One great feature of exchange traded funds (ETFs) is their ability to offer quick exposure to a particular market sector. A prime example is the Invesco QQQ ETF (NASDAQ:QQQ). QQQ stock allows traders and investors to easily allocate into a basket of stocks focused on technology.
Here’s a scenario to consider. Let’s say you’d like to bet on a recovery in the embattled semiconductor market. One approach would be to try to pick out individual stocks in this niche.
However, not everyone is comfortable being a stock picker. QQQ stock isn’t entirely focused on semiconductor companies, but those companies are certainly represented in the fund.
As we’ll see, both short-term traders and long-term investors can use this ETF effectively. It’s a fund that’s both diverse and versatile, appropriate for many different account types and strategies.
A Closer Look at QQQ Stock
One aspect of QQQ stock that makes it ideal for short-term and long-term buying and selling is its high trading volume.
Impressively, more than 50 million shares of the ETF traded hands on May 21, 2021. And, that’s not very far from the average.
Long-term investors might be interested in QQQ stock’s annual distribution rate (dividend yield plus interest payments) of 0.48%.
Granted, you probably won’t get rich overnight from that distribution rate. Still, it’s a nice little bonus for buy-and-hold investors.
Now, let’s look at the share price’s progress. QQQ stock definitely has momentum, as it has advanced from $230 to around $330 in the past year.
Does this mean that the fund is expensive? It depends on your point of view. Today’s midday price of $333.92 is pricey for folks with smaller trading accounts, admittedly.
On the other hand, from a valuation perspective, an argument could be made that QQQ stock isn’t overpriced. The fund’s manager, Invesco, identified its price-to-earnings ratio as 32.65.
That’s not super-low, by any means, but it’s also not sky-high. Therefore, it’s entirely possible that technology stocks aren’t as expensive as some folks might think they are.
Exposure to Tech Titans
So, what’s inside of the fund? If you peek at the holdings, you’ll see some very familiar tech names.
These are technology titans that have experienced tremendous growth over the past decade.
And if you thought that QQQ stock at $300+ is pricey, it’s quite affordable compared to $3,000+ Amazon stock.
Just be aware that the fund is somewhat Apple-heavy. Specifically, the ETF has a nearly 11% weighting in Apple stock.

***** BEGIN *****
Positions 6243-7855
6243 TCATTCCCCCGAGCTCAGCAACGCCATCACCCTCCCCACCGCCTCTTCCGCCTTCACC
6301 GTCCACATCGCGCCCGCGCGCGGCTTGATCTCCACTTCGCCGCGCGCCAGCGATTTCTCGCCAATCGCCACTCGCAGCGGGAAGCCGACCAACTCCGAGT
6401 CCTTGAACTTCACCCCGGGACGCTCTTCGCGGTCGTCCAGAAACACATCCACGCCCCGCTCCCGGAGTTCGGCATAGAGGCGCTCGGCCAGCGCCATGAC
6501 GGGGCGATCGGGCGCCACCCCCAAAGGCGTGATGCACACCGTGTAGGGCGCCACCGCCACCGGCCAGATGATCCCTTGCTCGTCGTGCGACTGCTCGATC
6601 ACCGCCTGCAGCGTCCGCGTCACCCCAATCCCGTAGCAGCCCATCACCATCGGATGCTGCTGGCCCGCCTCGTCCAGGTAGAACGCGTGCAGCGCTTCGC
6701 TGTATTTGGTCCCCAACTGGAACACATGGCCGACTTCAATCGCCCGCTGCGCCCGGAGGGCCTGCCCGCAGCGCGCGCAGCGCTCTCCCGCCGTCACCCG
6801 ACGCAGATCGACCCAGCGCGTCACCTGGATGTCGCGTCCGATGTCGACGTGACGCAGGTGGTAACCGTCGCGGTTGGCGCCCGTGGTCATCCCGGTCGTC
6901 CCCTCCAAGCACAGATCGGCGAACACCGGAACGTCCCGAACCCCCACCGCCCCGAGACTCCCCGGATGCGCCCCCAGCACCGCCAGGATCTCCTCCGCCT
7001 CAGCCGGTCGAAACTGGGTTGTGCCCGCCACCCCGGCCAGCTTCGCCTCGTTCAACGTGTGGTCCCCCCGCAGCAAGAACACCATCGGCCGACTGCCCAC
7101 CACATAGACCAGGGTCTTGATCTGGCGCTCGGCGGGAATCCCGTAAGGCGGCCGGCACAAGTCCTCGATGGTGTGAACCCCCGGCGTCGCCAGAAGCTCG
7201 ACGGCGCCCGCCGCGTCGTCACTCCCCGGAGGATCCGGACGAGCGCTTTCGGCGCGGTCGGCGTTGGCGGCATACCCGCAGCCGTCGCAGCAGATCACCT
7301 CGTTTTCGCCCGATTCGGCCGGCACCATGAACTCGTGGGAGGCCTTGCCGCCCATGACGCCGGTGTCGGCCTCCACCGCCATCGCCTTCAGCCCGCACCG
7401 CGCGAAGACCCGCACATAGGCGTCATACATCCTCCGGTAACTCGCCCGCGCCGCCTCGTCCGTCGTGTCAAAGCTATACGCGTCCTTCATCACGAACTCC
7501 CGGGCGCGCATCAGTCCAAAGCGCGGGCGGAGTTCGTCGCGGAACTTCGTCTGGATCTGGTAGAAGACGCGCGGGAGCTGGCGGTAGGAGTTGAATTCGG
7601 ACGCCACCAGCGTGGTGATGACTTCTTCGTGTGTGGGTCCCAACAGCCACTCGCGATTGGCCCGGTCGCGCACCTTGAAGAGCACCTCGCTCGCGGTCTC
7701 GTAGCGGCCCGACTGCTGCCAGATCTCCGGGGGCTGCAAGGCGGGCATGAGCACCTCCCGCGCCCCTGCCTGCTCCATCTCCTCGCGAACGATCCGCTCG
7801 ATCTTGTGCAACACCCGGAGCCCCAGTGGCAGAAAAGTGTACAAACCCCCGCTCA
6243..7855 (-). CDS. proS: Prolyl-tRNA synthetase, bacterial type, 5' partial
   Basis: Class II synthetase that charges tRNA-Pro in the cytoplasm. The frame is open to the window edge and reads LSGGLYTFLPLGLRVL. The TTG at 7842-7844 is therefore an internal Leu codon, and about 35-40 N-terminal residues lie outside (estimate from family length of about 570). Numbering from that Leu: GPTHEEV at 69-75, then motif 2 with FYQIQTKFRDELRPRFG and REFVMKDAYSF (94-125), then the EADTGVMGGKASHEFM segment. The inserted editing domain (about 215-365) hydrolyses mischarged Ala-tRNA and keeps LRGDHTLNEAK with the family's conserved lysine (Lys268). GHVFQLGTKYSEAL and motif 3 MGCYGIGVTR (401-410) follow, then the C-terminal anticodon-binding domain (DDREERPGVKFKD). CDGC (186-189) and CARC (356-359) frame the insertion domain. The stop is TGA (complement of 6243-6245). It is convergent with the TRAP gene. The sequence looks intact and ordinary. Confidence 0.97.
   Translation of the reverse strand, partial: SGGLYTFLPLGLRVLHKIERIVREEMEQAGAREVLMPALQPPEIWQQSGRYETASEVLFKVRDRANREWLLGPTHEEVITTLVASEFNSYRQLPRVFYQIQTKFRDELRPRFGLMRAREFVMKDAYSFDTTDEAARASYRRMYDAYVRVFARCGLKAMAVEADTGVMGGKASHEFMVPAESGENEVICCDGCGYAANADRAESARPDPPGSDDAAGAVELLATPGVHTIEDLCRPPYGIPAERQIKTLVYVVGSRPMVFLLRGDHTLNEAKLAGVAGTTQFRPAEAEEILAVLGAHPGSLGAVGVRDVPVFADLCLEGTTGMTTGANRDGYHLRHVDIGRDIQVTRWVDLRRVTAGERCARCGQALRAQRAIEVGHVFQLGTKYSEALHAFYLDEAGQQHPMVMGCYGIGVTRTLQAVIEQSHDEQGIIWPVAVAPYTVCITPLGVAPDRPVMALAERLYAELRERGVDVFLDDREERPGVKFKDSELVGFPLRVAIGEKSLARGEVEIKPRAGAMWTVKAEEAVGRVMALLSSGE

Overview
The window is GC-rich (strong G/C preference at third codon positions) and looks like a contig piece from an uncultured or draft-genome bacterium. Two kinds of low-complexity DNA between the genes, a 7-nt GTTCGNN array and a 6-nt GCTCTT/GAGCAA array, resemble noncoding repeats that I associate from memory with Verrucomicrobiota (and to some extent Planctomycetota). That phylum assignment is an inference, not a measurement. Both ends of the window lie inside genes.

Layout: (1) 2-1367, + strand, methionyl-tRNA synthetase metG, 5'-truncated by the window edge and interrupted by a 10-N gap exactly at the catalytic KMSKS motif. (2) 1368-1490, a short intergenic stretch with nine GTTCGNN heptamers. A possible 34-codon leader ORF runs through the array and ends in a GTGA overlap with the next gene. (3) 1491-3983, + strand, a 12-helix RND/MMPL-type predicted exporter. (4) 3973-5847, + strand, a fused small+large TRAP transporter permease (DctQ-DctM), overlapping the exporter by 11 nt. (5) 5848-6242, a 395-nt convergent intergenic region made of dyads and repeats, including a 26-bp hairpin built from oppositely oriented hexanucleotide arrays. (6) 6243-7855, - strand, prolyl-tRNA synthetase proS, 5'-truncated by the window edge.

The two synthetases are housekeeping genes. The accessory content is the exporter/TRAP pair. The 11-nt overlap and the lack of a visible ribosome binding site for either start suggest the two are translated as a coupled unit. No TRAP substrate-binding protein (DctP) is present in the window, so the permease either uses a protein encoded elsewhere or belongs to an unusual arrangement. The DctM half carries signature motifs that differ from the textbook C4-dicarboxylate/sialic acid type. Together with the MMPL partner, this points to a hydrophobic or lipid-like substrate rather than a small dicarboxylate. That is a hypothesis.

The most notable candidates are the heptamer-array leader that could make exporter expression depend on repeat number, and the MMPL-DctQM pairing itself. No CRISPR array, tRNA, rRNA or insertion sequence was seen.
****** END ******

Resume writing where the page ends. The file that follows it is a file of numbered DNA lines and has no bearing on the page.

It also has a weighting in Amazon stock that’s slightly above 8%. So, you’ll definitely want to be bullish on these companies if you’re going to hold QQQ stock.
Track the ‘Daq
I should also mention that the fund has a total expense ratio of just 0.2%.
In other words, Invesco is charging a small fraction of a percentage point each year to manage the fund. I’d say it’s a pretty good deal for the investors.
So, instead of keeping track of 100 different technology companies, you can just relax and do other things with your spare time.
That being said, it’s still important to “know what you own,” as the old saying goes.
Thus, as a trader or investor of QQQ stock, you’ll want to closely follow the index which it’s based on: the Nasdaq 100.
You’ll be glad to know that the Invesco QQQ ETF does a good job of tracking the Nasdaq 100 index.
They won’t necessarily move identically on any given trading day, but over time, they should be strongly correlated.
This is all just to say that the fund does its job, and does it well. What more could you ask for, really?
QQQ Stock: The Bottom Line
At first glance, QQQ stock might seem expensive. Yet, a closer inspection reveals that it’s actually fairly priced.
And so, Invesco brings us a fund with exposure to giants in the technology field — and you can participate quickly and conveniently, without breaking the bank.
On the date of publication, David Moadel did not have (either directly or indirectly) any positions in the securities mentioned in this article. The opinions expressed in this article are those of the writer, subject to the InvestorPlace.com Publishing Guidelines.
David Moadel has provided compelling content – and crossed the occasional line – on behalf of Crush the Street, Market Realist, TalkMarkets, Finom Group, Benzinga, and (of course) InvestorPlace.com. He also serves as the chief analyst and market researcher for Portfolio Wealth Global and hosts the popular financial YouTube channel Looking at the Markets.
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The views and opinions expressed herein are the views and opinions of the author and do not necessarily reflect those of Nasdaq, Inc.